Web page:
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Diabetologia. 2004 Nov;47(11):1940-7. Epub 2004 Nov 17.

Prolonged cardiac repolarisation during spontaneous nocturnal hypoglycaemia in children and adolescents with type 1 diabetes.

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1
Department of Paediatrics, University of Oxford, UK.

Abstract

AIMS/HYPOTHESIS:

It has been postulated that hypoglycaemia-related cardiac dysrhythmia and, in particular, prolonged cardiac repolarisation, may contribute to increased mortality rates in children and adolescents with type 1 diabetes.

METHODS:

We examined the prevalence of prolonged QT interval on ECG during spontaneous hypoglycaemia in 44 type 1 diabetic subjects (aged 7-18 years), and explored the relationships between serial overnight measurements of QT interval corrected for heart rate (QTc) and serum glucose, potassium and epinephrine levels. Each subject underwent two overnight profiles; blood was sampled every 15 min for glucose measurements and hourly for potassium and epinephrine. Serial ECGs recorded half-hourly between 23.00 and 07.00 hours were available on 74 nights: 29 with spontaneous hypoglycaemia (defined as blood glucose <3.5 mmol/l) and 45 without hypoglycaemia.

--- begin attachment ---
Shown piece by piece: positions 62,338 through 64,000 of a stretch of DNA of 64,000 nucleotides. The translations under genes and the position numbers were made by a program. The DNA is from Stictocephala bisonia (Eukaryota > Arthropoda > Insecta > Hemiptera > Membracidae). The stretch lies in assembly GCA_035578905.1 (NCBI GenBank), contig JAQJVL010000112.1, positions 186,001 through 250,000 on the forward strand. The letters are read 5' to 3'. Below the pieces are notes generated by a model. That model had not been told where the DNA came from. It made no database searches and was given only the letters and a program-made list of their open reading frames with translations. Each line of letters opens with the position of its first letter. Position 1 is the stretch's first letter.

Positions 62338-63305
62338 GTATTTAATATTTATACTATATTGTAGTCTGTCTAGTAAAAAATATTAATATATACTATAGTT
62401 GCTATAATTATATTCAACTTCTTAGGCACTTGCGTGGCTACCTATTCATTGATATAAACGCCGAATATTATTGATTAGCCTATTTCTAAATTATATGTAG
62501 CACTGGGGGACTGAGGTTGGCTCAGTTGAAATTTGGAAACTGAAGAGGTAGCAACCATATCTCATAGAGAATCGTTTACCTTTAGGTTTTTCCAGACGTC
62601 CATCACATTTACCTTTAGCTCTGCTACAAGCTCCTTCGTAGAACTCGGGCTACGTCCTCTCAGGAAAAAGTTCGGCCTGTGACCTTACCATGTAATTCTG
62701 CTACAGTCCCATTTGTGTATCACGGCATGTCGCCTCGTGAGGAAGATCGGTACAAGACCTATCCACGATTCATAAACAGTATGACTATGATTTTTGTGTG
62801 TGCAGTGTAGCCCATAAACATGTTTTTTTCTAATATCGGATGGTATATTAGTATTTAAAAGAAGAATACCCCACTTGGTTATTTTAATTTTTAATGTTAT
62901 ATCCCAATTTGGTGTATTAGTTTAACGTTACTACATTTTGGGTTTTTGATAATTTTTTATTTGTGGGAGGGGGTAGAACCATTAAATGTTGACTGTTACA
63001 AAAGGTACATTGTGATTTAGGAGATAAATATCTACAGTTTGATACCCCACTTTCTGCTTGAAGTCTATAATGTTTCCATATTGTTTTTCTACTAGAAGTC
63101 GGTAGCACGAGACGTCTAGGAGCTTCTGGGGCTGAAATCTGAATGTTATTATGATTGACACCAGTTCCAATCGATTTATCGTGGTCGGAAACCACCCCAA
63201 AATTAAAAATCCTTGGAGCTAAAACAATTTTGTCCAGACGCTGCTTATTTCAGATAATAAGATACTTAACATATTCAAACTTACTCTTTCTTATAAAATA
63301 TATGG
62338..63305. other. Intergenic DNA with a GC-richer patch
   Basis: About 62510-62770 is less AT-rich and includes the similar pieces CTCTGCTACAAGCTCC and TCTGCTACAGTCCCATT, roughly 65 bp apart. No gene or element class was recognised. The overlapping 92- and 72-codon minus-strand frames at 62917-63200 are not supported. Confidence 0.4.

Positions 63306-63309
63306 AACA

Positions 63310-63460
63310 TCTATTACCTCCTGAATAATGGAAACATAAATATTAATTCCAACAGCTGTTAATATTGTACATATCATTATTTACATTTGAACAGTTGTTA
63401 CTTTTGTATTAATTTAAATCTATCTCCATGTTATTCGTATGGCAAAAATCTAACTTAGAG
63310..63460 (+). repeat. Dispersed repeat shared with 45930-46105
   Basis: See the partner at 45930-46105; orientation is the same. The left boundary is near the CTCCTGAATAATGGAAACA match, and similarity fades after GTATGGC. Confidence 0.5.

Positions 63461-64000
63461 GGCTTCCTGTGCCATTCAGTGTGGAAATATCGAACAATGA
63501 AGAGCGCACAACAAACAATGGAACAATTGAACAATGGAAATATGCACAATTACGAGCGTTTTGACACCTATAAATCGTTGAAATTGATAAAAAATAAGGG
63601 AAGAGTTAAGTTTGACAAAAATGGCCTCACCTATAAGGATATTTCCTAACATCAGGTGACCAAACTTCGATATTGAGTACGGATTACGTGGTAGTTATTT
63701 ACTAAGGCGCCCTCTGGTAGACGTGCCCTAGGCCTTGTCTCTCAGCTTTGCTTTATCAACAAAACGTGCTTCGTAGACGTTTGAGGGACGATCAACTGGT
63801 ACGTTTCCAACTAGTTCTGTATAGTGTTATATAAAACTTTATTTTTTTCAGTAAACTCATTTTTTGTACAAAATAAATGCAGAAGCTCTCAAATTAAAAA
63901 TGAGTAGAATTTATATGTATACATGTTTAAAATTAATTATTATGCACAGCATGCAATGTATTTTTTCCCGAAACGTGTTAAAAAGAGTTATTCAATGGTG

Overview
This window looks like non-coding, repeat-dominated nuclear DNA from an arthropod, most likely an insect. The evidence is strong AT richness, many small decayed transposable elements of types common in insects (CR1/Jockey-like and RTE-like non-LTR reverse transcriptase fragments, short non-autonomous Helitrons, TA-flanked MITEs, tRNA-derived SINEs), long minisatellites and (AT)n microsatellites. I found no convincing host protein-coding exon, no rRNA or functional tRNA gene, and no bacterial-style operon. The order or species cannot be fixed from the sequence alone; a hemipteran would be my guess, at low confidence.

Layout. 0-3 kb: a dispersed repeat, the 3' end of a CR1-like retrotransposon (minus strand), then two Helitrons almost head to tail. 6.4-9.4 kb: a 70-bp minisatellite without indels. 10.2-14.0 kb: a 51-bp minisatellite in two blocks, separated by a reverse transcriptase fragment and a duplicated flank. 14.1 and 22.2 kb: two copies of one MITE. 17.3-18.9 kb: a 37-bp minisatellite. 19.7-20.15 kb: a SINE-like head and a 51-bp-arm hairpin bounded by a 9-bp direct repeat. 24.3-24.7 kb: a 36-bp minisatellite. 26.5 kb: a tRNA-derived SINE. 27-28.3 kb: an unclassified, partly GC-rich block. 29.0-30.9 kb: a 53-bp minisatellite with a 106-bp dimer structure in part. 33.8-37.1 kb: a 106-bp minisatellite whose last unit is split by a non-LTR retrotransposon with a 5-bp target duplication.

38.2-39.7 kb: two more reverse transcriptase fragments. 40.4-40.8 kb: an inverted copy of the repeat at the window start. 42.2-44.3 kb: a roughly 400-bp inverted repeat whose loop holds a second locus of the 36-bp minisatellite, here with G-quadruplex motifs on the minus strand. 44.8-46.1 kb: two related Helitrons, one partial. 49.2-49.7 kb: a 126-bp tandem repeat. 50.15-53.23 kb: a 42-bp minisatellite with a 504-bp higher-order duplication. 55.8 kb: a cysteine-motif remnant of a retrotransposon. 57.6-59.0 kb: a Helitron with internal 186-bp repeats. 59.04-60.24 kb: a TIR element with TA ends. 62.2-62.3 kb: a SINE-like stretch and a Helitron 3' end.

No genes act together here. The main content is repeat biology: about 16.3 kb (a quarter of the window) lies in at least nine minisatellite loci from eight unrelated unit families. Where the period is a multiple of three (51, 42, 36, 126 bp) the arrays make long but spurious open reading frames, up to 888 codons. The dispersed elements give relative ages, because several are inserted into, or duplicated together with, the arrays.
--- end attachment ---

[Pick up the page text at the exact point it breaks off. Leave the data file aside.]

RESULTS:

Mean overnight QTc was longer in females than in males (412 vs 400 ms, p=0.02), but was not related to age, diabetes duration or HbA(1)c. Prolonged QTc (>440 ms) occurred on 20 out of 74 (27%) nights, with no significant differences between male and female subjects, and was more prevalent on nights with hypoglycaemia (13/29, 44%) than on nights without (7/45, 15%, p=0.0008). Potassium levels were lower on nights when hypoglycaemia occurred (minimum potassium 3.4 vs 3.7 mmol/l, p=0.0003) and were inversely correlated with maximum QTc (r=-0.40, p=0.03). In contrast, epinephrine levels were not higher on nights with hypoglycaemia and were not related to QTc.

CONCLUSIONS/INTERPRETATION:

In young type 1 diabetic subjects, prolonged QTc occurred frequently with spontaneous overnight hypoglycaemia and may be related to insulin-induced hypokalaemia.

PMID:
15551045
DOI:
10.1007/s00125-004-1552-y
[Indexed for MEDLINE]
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